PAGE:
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Raub Report: Fall 2018 Market Analysis

November 7, 2018

Raub Report: Fall 2018 Market Analysis - Blog Image

So often we hear that we are in such an “uncertain time”. Really? Please name a period in history when we were not in an uncertain time, and then how long did it last? We seem to have forgotten the time-honored maxim, “Nothing is certain but death and taxes.” Change is the most basic element of human life, from our own aging process and those of our families, to constant change in the business world. We all strive to find ways to grow our businesses, because they are valued based on the growth of our profits from year to year. And our competitors are also eager to find new ways to grow and that will impact our own business. Thus innovation is the essence of American business. And now we have accelerated that change by seeking new “disruptors” that challenge the basic fabric of our lives. The computer, the internet, the iphone, the electric car, and more. It is a very exciting time to be alive, and a great time to be in San Antonio, U.S.A. And we must embrace change, or it will run us over. And thus, Uncertainty is our constant campanion.

Right now, I see local businesses growing and solid job creation. Interest rates are rising and that is cooling the hot housing market. Affordability is the other big factor cooling single family and multi-family housing. Our downtown is on fire, unseen since the 1970’s and that will continue for the next decade, at least. Retail has seen its metamorphasis in adopting to eCommerce. Retail sales figures are growing very strongly, except for those that did not survive, like Sears, Mattress Firm, Rue 21, and others. Now the online retailers are opening actual stores. They have seen that their online sales explode when they compliment them with the bricks ‘n mortar locations. And then this has lead to a rapid expansion in the once staid industrial sector, which is needed to fulfill the last mile of the online deliveries. Offices are changing with the densification of employee space, a’la WeWork and Geekdom. Companies have found that up-to-date, highly amenitzed spaces are necessary as recruitment tools for Millenials, who put great value on trendy interiors, walkability and sustainability. Change, Disruption, Uncertainty!

Now let’s look even further into the future to the challenges we must face, as they will not go away. A 3.2% San Antonio Unemployment Rate! Hooray! But in the U.S. we have 7-million unfilled positions waiting for someone qualified to come along. If the 3.2% “unemployed” and some of the “under-employed” could or would fill those jobs we would be at truly full employment. We are at the point that without more workers we can’t grow. The Illegal Alien problem needs to be solved by Congress and fast.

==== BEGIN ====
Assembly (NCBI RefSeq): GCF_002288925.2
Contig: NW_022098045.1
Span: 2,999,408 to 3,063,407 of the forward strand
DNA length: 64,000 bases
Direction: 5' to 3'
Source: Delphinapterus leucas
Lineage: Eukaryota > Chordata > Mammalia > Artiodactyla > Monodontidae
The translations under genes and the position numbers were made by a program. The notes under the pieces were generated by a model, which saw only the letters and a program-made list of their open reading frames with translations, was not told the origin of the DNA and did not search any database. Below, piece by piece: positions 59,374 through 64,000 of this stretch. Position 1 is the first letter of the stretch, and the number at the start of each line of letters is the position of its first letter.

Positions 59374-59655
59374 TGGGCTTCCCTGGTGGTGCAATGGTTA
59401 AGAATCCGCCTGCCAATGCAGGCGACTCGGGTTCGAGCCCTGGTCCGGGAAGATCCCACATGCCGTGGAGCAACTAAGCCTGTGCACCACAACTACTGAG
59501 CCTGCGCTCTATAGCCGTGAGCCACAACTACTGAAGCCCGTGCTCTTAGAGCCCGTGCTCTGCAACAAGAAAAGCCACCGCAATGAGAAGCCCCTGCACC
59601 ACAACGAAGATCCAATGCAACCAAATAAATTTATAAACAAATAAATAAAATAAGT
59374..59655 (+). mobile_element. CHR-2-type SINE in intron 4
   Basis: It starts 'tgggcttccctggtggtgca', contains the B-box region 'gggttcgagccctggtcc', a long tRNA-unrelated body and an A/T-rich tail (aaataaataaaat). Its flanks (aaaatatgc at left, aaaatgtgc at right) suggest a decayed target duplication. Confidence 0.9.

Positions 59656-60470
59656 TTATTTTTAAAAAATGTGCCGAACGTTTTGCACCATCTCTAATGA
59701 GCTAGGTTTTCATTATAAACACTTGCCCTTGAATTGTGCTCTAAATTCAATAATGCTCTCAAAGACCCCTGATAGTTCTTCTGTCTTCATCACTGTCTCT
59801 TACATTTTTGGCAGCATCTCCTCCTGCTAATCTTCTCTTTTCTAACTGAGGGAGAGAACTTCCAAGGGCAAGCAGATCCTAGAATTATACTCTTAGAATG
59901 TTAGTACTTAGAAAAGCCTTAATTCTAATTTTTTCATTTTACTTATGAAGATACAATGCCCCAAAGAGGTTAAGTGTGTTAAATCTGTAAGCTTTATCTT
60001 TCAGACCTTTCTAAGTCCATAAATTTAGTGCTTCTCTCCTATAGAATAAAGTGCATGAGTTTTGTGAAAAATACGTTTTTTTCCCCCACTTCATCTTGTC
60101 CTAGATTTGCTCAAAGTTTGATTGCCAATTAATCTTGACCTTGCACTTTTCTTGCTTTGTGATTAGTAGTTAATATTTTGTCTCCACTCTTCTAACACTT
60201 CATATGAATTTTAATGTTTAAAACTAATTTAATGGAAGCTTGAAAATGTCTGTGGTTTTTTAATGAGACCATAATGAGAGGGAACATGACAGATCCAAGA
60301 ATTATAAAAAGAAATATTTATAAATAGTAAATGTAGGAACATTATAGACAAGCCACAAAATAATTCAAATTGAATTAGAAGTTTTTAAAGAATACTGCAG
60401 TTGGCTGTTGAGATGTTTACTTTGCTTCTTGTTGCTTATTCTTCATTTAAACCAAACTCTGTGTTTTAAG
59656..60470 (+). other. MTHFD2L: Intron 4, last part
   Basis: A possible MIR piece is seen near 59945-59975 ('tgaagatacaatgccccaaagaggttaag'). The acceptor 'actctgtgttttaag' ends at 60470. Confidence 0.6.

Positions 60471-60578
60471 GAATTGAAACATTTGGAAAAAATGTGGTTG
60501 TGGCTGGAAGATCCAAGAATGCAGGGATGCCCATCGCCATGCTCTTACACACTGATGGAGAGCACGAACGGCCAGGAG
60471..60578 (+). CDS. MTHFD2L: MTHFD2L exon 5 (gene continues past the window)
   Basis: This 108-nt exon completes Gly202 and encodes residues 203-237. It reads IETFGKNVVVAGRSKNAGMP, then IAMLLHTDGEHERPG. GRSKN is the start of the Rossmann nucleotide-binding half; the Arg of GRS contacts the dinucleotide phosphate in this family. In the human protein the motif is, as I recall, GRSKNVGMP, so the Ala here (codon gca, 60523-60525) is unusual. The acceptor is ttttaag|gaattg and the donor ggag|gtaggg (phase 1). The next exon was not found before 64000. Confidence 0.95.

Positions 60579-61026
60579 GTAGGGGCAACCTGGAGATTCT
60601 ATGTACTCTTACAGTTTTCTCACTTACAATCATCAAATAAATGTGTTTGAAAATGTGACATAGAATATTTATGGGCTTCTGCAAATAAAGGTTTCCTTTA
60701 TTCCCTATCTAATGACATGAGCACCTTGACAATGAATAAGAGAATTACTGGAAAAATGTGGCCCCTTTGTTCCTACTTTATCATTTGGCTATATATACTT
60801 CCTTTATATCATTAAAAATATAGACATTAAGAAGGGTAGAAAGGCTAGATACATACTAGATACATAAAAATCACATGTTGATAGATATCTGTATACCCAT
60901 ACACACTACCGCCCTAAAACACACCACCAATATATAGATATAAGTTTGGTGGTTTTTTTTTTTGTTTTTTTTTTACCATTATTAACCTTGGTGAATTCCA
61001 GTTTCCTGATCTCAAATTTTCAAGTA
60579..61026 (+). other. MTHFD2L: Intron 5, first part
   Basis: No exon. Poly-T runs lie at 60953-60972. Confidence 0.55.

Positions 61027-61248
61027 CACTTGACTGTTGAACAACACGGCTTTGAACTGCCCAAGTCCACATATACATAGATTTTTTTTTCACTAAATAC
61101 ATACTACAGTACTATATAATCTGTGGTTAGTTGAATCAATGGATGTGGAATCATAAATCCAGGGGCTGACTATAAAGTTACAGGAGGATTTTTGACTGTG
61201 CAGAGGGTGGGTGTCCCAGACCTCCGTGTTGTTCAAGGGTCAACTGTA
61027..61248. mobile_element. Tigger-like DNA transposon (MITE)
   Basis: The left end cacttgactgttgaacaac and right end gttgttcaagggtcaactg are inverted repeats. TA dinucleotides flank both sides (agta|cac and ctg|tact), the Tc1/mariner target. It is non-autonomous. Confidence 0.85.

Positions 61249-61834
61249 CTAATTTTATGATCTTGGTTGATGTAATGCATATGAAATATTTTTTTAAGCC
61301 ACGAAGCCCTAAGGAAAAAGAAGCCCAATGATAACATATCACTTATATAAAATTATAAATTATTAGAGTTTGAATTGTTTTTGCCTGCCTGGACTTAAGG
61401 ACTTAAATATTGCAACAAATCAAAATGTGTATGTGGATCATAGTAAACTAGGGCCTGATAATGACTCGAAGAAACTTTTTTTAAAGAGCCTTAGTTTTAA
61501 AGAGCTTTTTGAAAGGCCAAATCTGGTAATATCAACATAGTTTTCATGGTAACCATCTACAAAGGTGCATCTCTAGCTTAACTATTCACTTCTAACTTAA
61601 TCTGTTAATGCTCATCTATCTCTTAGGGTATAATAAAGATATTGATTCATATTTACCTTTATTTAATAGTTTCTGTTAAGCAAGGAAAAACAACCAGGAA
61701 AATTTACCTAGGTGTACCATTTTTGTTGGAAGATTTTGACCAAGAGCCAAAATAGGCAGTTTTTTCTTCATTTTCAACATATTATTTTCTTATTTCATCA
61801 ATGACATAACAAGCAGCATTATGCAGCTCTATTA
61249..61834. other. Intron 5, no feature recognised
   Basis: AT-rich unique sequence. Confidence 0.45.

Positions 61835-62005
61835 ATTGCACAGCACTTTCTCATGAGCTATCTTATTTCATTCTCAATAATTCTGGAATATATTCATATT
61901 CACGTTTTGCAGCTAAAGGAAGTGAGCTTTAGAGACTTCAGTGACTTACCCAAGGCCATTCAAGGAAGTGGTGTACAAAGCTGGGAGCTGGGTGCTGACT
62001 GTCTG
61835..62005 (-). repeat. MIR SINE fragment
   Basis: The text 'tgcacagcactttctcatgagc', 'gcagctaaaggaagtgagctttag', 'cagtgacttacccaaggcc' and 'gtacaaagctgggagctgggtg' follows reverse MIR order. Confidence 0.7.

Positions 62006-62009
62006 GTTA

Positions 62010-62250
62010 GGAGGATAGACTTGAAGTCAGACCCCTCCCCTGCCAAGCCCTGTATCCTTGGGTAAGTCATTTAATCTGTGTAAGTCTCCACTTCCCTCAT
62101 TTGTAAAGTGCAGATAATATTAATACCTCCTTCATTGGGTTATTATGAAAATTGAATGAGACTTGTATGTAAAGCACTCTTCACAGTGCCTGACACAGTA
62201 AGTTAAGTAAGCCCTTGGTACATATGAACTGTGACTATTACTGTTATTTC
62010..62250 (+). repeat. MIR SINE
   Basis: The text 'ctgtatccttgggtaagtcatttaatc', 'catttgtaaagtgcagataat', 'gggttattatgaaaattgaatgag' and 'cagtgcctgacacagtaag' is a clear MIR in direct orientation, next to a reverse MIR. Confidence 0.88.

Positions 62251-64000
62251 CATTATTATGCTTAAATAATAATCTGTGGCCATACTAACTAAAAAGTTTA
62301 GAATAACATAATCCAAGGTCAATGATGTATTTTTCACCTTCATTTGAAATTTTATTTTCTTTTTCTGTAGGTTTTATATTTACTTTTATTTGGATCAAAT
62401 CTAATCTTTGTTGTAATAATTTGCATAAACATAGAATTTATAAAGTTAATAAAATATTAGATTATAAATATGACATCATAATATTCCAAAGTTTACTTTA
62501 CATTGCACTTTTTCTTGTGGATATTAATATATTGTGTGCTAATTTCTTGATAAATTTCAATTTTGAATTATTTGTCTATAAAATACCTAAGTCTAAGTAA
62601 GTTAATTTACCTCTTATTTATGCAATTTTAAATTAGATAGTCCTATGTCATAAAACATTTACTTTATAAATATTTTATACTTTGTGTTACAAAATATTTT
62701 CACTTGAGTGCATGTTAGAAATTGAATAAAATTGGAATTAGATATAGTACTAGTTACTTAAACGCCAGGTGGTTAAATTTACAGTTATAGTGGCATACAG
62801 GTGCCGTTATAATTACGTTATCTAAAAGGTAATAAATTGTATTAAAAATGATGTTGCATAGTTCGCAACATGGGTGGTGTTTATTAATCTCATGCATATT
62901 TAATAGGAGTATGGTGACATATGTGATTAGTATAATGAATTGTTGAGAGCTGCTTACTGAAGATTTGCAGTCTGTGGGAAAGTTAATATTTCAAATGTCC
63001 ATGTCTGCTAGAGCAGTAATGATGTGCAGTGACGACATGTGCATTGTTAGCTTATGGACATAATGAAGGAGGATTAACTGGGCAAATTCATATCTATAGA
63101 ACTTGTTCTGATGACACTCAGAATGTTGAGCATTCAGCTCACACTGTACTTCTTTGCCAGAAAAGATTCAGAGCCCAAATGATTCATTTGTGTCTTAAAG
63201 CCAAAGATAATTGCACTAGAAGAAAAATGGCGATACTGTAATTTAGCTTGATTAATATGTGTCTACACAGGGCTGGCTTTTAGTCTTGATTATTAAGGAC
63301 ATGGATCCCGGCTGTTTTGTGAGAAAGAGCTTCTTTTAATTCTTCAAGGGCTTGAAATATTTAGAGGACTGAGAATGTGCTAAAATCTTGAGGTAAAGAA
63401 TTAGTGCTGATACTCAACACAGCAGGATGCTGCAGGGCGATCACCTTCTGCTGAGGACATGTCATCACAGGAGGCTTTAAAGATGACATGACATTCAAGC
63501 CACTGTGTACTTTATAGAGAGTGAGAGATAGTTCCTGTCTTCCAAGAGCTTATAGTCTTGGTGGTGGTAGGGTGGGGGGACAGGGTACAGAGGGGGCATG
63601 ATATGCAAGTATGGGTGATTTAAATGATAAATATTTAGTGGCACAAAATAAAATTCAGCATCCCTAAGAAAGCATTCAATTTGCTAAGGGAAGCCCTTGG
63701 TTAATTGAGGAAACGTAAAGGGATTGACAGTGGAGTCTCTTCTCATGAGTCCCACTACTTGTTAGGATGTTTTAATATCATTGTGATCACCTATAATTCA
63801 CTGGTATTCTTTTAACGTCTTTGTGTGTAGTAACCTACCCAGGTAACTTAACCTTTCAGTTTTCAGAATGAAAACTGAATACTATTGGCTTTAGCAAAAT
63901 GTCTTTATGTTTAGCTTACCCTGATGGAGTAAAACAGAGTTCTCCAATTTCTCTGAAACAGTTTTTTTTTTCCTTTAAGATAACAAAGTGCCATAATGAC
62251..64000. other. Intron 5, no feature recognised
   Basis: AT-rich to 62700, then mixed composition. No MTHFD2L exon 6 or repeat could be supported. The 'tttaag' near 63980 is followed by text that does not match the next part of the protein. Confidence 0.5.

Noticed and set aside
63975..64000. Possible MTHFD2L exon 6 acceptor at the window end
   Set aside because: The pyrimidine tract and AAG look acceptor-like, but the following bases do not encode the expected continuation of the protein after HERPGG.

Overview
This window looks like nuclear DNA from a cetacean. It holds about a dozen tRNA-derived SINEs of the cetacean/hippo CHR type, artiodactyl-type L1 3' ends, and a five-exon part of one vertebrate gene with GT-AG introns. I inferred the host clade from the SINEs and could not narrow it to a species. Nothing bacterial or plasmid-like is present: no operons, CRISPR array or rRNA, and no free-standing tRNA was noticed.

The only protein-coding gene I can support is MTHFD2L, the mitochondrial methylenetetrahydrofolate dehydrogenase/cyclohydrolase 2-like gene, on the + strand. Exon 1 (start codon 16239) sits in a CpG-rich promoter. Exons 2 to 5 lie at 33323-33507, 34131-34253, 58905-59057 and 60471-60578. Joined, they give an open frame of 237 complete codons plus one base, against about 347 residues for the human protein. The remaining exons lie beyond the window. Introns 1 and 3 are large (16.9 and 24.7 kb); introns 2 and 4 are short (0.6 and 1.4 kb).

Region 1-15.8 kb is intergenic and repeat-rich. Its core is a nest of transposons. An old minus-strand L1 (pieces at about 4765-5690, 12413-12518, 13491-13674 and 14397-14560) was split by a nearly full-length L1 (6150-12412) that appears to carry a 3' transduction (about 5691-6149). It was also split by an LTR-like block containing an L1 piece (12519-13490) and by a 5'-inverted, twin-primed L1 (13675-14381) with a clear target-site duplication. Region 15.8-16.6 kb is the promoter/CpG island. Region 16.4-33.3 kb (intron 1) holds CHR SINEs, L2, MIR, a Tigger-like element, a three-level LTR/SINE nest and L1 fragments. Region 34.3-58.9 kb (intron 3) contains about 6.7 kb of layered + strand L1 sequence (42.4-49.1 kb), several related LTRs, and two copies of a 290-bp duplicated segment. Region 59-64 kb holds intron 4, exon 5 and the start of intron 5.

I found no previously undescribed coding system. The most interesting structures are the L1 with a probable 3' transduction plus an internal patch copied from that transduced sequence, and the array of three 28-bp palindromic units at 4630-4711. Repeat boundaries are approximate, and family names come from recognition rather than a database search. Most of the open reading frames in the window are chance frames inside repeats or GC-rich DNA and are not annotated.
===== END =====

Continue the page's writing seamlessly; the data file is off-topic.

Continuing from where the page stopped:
Another major concern is government pension liabilites. This is sinking Chicago and sunk Detriot. Greenstreet Advisors tells us that unfunded goverment pension liabilities have quintupled over the last decade. San Antonio’s police and firemen’s pensions will swallow the entire city budget in ten years, with a $2.3-billion short fall. We do have a very strong financial position, earning the AAA bond rating. This election’s outcome may negatively impact that rating, which would raise our debt costs by nearly $2-million per year. This uncertainty will materially influence our business climate and commercial real estate. The biggest threat, though, is the explosion of property tax assessed values, balloning 30% to 100% in the past three years. Some of this goes to the city, most to schools to replace the decreased funding from the State.

However, another issue is that San Antonio’s tax rate is one of the highest of metropolitan cities in the U.S.: 7 out of 71. Combined with the exploding tax assessments, these are beginning to surpress apartment, self-storage and other development, as developers can make better money in other cities, but not here. Taxes have a hugely negative affect on small businesses, who can’t afford the higher rents. San Antonio needs to get our legislative leaders to tackle this issue in Austin, as local officials will not make any changes. So, I find myself back where I started — the certainty of death and taxes.

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